It's homeschool planning season once again. I've put together some of my most favorite planning resources to help you get started.
First off, it's a good idea to keep realistic expectations of how the school year is really going to go, instead of what is in your fantasies. Here's some great advice from Sarah Mackenzie on her blog post Planning is Just Guessing to give yourself grace with your scheduling and planning.
Getting started with an overview of the whole school year at a glance is helpful. Doing this allows you to see how many lessons in each subject you'll need to cover each week during the year. It, also, helps you know when your curriculum ends for the school year, which allows you to know an approximate school year end date. You'll need to know your state's laws and your locality's requirements in order to know the required subjects that need to be taught, the number of school days required for the year, the requirements for yearly testing, curriculum requirements, etc.
In Homeschool Scheduling, Pam Barnhill shows you how to get started mapping out your beginning and ending dates by marking off your holidays and no school days, in advance.
A Renewed Life gives some great tips on things to consider when thinking about your overall school year in Homeschool Planning and Planner 2016-2017. She, also, reviews The Ultimate Homeschool Planner in this video.
My Mardel Homeschool TV has fantastic tips on how to approach your yearly, monthly, weekly, and daily planning. She reviews A Simple Plan: Planner for the Homeschooling Family in her video Homeschool Planning Tips.
Our Family Home Life does a good job showing you how she uses her Teacher's Lesson Planner by Blue Sky in *Homeschool Planning* How We Do It-Back to School.
Megan Phillips walks you through how she plans out all her subjects for a basic yearly overview by using Excel in How To Plan Your Homeschool Year.
Lauren Hill gives scheduling and planning advice in her video How I Plan Our Homeschool Week.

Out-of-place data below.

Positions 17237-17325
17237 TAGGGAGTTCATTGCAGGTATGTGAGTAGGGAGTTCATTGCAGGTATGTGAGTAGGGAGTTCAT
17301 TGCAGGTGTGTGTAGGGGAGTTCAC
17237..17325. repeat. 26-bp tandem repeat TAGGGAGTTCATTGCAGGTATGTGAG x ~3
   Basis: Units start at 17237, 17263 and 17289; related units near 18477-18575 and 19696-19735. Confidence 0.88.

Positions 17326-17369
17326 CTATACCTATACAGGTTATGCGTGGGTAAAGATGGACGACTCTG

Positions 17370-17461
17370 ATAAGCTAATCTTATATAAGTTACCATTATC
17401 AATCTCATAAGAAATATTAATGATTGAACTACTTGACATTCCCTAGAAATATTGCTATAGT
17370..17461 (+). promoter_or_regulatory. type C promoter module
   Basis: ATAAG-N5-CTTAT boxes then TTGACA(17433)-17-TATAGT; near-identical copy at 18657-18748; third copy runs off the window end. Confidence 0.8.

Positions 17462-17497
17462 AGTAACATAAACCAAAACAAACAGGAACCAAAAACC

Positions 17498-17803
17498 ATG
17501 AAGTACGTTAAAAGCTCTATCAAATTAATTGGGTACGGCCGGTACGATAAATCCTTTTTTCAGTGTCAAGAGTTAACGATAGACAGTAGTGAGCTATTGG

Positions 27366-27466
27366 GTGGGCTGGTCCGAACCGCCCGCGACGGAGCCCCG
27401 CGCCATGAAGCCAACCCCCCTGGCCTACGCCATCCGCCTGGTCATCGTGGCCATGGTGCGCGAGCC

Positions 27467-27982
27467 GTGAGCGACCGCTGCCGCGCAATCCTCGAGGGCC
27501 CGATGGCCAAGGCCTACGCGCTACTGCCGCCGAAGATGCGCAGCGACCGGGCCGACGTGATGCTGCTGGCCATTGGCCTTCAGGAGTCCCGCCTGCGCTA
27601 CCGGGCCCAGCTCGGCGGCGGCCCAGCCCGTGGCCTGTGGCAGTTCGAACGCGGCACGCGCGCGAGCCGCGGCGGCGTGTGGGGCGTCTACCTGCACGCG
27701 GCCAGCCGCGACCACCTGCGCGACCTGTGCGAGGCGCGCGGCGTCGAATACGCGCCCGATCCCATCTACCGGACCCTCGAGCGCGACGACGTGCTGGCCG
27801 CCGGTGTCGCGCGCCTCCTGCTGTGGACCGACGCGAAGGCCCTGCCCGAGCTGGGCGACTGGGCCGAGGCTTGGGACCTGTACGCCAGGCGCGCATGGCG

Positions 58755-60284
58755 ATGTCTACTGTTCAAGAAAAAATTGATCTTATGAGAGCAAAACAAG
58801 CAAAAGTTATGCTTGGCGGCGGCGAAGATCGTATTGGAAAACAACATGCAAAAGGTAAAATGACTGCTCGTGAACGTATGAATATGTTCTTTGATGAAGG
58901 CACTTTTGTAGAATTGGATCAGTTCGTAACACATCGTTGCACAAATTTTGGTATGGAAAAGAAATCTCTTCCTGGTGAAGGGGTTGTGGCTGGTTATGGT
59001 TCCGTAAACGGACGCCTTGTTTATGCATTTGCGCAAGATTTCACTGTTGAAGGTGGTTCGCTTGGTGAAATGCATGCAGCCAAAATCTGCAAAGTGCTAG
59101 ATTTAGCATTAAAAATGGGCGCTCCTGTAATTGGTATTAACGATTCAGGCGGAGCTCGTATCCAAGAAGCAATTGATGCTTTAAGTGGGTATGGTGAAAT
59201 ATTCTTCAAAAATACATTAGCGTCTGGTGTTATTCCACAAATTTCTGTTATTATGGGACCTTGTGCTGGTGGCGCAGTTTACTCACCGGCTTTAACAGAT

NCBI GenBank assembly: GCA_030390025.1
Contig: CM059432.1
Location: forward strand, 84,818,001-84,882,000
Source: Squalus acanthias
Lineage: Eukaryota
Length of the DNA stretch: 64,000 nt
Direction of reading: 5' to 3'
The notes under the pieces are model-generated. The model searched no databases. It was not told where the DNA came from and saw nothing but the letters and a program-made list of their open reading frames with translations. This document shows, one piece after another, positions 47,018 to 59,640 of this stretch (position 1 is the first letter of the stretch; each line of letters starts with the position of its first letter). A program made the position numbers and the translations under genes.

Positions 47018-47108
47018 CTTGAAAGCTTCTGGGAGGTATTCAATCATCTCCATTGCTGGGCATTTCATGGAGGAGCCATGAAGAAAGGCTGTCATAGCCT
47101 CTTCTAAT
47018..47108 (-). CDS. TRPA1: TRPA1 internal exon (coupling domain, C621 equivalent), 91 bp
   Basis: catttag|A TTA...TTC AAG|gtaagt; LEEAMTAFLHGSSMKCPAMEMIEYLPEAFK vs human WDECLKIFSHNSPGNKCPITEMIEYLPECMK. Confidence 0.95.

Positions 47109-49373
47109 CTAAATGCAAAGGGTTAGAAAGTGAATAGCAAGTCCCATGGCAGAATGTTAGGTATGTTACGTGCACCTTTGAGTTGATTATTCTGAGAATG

Raising Clovers has wonderful organizational systems she shares in How to Organize Your Homeschool Curriculum: 5 Simple Systems. These systems are worth considering during your beginning of the year planning session. However, it's never too late to implement a system you feel will improve your own homeschooling experience.
Personally, I've adapted my own lesson plan binder using the Post-It Note method. By using Post-It Notes, I'm able to re-adjust my schedule according to what we may or may not accomplish during a day or week. If we do not accomplish a particular assignment on the planned day, then all I have to do is lift it off the page and place it onto the next day and I can do this multiple times, if needed. This way I alleviate all the writing, erasing, and rewriting involved than if I had written words directly onto my planner page. Tami Morrison demonstrates how she uses her computer to print directly onto Post-It Notes in Erin Condren Teacher Planner-Lesson Planning with Post Its. This way, she's able to use all sorts of fun fonts, font sizes, and clip art to make her planner look super cute.
You can make your planning and your lesson plan book as simple or as elaborate as you want. Whatever helps you maintain some organization throughout your homeschooling day is what matters. Homeschooling families have various needs, different number of students, different students' ages and developmental levels, etc. Planning and scheduling is all about taking into account all of your family's unique needs and your own personal style of organization.
Here's a few more videos you may find helpful:
Homeschool Lesson Planning by Full Time Wife Life
2016 Erin Condren Life Planner, Teacher/Homeschool Planner Haul by organizedMom
DIY Planner Dashboard | Sticky Notes & Page Flags by BeautyMuseMakeup
Planner Binder Setup | Tutorial | DIY | Target Dollar Spot | Pineapple Accordion Folder by coupontoprovide